The construction of the Grand Ethiopian Renaissance Dam on the Blue Nile tributary has been poisoning the atmosphere between Cairo, Addis Ababa and Khartoum for more than 10 years. The situation has escalated to the point where a military conflict can no longer be easily dismissed.
At the start of April, Egypt's President Abdel Fattah al-Sisi spoke up for the first time using very direct words against any action that would take away any drop if its water resources. In this second part of our series, we examine how likely military action is between the two.
Using 10 metric tonnes of concrete, standing at 175 metres tall and with a reservoir volume of 79 km3, the Grand Ethiopian Renaissance Dam is an impressive feat of engineering – as well as a source of conflict between Ethiopia, Egypt and Sudan. We delve deeper into the intricacies with a visual explanation below.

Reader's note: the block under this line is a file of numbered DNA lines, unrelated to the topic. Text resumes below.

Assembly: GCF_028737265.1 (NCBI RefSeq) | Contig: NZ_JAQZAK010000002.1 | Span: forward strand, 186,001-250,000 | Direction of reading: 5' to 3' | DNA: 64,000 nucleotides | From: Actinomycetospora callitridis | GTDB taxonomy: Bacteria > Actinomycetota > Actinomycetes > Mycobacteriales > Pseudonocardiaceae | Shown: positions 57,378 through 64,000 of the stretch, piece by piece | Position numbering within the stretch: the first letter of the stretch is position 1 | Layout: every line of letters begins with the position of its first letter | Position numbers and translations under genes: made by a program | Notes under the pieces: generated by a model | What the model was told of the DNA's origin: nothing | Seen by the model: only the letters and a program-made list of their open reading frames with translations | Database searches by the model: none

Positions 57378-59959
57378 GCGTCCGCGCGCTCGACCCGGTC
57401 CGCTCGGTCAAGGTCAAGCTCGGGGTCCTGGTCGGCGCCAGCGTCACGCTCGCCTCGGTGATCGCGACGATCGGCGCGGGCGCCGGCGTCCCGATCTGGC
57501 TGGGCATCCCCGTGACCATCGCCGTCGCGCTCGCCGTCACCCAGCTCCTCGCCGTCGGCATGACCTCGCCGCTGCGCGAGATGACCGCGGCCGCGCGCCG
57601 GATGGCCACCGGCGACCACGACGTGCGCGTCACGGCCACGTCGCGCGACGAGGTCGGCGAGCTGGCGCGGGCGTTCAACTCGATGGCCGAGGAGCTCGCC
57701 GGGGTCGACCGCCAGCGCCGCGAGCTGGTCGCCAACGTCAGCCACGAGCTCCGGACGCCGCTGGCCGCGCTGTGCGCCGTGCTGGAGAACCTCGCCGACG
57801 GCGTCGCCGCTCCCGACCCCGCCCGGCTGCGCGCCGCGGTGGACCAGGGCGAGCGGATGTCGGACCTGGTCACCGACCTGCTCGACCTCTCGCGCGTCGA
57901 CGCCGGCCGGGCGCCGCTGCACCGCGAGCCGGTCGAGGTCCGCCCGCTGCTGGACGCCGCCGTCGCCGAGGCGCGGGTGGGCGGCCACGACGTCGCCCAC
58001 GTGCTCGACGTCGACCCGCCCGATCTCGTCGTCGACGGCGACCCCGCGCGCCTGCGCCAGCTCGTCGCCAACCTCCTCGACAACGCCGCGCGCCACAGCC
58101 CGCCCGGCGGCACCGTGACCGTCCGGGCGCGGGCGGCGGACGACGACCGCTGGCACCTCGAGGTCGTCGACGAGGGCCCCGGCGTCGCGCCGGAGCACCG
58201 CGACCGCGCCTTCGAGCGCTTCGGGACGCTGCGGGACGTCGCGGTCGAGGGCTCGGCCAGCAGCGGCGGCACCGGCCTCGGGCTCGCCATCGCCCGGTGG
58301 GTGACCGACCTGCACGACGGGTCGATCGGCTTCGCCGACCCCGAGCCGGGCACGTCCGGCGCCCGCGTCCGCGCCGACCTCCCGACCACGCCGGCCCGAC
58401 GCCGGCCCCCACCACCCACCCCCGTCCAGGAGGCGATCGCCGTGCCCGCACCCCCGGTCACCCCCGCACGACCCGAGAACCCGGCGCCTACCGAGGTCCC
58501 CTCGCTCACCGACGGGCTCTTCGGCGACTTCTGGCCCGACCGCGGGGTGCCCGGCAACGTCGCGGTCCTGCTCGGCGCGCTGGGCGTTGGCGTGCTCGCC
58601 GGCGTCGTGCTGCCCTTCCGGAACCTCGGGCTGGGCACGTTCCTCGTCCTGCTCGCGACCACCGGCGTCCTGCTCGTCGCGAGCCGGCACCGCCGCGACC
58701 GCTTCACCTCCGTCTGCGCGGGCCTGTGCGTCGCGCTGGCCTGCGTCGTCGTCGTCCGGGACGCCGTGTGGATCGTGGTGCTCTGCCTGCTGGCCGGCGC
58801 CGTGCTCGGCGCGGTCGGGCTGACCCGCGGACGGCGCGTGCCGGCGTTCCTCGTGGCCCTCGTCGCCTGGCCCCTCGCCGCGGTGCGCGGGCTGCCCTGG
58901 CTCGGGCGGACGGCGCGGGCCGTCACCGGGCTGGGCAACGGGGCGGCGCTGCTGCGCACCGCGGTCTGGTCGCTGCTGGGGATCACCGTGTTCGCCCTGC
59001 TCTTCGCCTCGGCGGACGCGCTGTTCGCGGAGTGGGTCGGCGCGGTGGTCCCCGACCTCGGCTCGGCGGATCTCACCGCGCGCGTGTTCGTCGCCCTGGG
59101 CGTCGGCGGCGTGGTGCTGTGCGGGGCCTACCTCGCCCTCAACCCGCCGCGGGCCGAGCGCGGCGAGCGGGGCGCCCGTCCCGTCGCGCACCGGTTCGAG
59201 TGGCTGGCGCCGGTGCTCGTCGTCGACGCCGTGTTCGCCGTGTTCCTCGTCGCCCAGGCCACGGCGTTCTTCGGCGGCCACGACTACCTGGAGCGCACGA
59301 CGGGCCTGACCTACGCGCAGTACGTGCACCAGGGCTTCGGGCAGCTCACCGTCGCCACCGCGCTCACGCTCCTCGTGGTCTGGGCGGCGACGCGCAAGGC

Egypt appears to be getting serious about military action against Ethiopia over its control over Nile River water resources. In fact, President Abdel Fattah al-Sisi’s political future hinges on how well he manages the dam dispute.
The failure of the latest round of negotiations between Ethiopia, Sudan and Egypt regarding the Grand Ethiopian Renaissance Dam could have dramatic repercussions for the region and the world, potentially setting off a new migrant crisis, a military intervention and chaos in shipping.